* auto insurance (if applicable)
* credit card insurance
* various types of insurance provided by the employer
The proceeds from an insurance policy can generally be paid directly to the named beneficiary. These claims are usually processed quickly and can be an important source of money for the survivors. You should file claims for insurance policies as soon as possible, especially if finances are a concern.
You may need to make a decision regarding the payment plan you desire. Your options might include taking the money in a lump-sum payment, or having the insurance company make fixed payments over a period of time. The decision depends on your financial situation. You may want smaller fixed payments in order to have a steady income and to pay less tax on the money. Or you may want the full amount immediately to pay bills or to invest. You should consider consulting a lawyer or financial advisor about this decision.
The deceased is considered to be covered by Social Security, if he or she paid into Social Security for at least 40 quarters prior to death. Check with your local Social Security office to determine if the deceased was eligible.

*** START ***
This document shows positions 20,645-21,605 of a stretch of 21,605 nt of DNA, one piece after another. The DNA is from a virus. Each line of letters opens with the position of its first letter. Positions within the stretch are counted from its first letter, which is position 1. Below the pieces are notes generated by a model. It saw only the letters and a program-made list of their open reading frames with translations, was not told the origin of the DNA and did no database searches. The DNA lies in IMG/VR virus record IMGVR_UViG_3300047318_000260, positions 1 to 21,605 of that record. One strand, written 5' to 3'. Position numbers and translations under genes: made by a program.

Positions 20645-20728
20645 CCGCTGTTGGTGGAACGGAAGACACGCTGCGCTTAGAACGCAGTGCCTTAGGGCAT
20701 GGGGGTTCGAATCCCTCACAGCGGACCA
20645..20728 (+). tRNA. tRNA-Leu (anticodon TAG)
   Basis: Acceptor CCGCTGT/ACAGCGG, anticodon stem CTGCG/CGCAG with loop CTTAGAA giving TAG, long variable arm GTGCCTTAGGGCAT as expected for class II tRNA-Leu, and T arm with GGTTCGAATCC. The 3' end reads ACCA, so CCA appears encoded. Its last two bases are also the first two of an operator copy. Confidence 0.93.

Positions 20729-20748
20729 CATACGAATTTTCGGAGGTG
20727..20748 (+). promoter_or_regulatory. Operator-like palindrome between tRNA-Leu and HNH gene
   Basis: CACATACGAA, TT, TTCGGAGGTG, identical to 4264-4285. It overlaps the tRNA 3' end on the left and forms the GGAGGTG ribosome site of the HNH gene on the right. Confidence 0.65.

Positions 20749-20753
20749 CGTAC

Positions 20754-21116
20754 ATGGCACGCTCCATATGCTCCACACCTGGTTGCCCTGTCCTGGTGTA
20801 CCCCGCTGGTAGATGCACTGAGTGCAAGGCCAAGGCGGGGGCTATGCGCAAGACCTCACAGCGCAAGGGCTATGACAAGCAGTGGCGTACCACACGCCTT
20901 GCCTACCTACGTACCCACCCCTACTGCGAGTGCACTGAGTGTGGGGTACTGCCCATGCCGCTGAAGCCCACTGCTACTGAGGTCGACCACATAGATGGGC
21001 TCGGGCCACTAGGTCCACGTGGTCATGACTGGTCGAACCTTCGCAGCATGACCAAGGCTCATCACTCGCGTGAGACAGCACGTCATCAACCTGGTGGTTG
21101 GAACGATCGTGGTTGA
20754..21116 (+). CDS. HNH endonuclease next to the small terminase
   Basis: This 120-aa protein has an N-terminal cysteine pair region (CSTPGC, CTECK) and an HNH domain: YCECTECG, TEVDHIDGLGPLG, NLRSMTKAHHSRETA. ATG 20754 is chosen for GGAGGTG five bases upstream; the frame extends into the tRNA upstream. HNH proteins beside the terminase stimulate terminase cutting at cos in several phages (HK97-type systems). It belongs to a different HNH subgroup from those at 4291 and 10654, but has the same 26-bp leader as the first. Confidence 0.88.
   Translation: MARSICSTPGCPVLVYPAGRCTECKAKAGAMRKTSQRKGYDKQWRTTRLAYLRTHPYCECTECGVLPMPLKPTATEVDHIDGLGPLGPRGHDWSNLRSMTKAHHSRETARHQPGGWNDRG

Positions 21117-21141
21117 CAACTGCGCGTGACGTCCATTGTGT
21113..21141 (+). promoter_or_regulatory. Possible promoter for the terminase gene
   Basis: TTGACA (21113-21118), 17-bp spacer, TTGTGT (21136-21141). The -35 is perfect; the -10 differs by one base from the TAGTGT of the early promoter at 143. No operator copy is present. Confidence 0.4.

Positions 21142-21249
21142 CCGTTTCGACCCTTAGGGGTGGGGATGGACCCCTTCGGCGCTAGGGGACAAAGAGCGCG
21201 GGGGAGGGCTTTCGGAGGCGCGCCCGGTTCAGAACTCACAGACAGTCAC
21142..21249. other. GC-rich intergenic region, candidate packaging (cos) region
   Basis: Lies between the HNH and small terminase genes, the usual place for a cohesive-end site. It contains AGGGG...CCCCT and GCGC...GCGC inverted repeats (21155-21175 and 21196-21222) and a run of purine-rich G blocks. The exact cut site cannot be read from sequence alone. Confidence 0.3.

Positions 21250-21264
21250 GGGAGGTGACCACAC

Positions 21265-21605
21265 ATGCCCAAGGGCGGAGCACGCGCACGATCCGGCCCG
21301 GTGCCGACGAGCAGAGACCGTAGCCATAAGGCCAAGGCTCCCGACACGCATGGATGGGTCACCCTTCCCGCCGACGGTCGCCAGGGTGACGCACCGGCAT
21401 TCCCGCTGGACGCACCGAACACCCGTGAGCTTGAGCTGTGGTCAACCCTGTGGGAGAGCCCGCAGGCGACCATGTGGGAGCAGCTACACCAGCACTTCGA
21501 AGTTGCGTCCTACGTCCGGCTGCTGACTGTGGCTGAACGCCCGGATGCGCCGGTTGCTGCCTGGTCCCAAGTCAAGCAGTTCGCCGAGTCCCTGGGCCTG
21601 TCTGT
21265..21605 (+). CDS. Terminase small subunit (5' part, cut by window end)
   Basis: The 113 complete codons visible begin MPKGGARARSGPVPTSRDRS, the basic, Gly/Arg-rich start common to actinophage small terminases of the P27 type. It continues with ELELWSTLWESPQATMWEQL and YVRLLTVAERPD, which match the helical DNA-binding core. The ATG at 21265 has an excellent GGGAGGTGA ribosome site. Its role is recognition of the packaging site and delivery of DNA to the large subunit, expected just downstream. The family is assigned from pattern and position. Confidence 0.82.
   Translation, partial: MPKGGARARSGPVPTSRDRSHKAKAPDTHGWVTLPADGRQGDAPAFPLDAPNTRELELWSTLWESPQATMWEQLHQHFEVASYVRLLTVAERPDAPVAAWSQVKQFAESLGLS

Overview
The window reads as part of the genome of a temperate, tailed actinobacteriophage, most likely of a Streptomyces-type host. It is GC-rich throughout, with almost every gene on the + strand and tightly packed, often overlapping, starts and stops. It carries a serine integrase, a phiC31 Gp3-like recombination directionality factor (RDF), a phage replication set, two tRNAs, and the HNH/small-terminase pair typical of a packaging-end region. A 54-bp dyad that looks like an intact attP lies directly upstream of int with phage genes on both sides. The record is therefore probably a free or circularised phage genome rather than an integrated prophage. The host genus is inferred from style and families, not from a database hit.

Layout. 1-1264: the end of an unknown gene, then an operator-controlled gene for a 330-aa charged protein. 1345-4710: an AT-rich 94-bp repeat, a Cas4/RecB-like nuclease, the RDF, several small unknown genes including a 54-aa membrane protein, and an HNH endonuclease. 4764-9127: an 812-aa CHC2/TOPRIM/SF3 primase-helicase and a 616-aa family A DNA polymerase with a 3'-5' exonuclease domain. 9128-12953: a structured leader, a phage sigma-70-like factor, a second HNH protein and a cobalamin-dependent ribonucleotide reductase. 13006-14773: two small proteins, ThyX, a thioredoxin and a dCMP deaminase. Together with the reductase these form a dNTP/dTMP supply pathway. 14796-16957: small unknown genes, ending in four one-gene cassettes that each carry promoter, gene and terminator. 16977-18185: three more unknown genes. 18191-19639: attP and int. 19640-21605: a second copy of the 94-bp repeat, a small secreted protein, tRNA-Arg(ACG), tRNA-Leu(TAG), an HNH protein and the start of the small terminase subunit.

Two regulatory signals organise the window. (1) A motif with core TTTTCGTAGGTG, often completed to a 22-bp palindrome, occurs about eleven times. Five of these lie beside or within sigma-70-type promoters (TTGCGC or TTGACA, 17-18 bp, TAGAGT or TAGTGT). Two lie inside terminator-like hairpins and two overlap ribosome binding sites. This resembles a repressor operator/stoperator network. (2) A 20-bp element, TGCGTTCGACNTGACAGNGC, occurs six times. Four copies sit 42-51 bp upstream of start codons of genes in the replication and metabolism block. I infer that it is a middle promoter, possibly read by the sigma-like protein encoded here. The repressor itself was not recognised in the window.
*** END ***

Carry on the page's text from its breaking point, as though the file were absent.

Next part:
If the deceased was eligible, there are various types of possible benefits:
- A death benefit of about $250.00 towards funeral expenses. Your funeral director can complete the application and apply the payment directly to the funeral bill. This payment is made only to eligible spouse or to a child entitled to survivor’s benefits.
- Survivor’s benefits for a spouse or children.
- If the spouse is age 60 or older, he or she will be eligible for benefits. The amount of the benefit received prior to age 65 will be less than the benefit due age 65 or over.
- Disabled widows age 50 or older will be eligible for benefits.
- The spouse of the deceased who is under 60 but who cares for dependent children under 16 or cares for disabled children may be eligible for benefits.
- The children of the deceased who are under age 18, or are disabled, may also be entitled to benefits.
When applying for Social Security benefits, you should have available birth and death certificates for the deceased, marriage certificate of the spouse, birth certificates of any dependent children, Social Security numbers, and copies of the deceased most recent federal income tax return.
If the deceased was a veteran who received an honorable discharge, the survivors may be eligible to receive lump-sum payment of $300 for burial expenses and an allowance of $150 for purchase of a plot in a private cemetery. Veterans are also eligible for a headstone or grave marker provided without charge. The funeral director can help you apply for these benefits, or contact the local Veterans Administration office.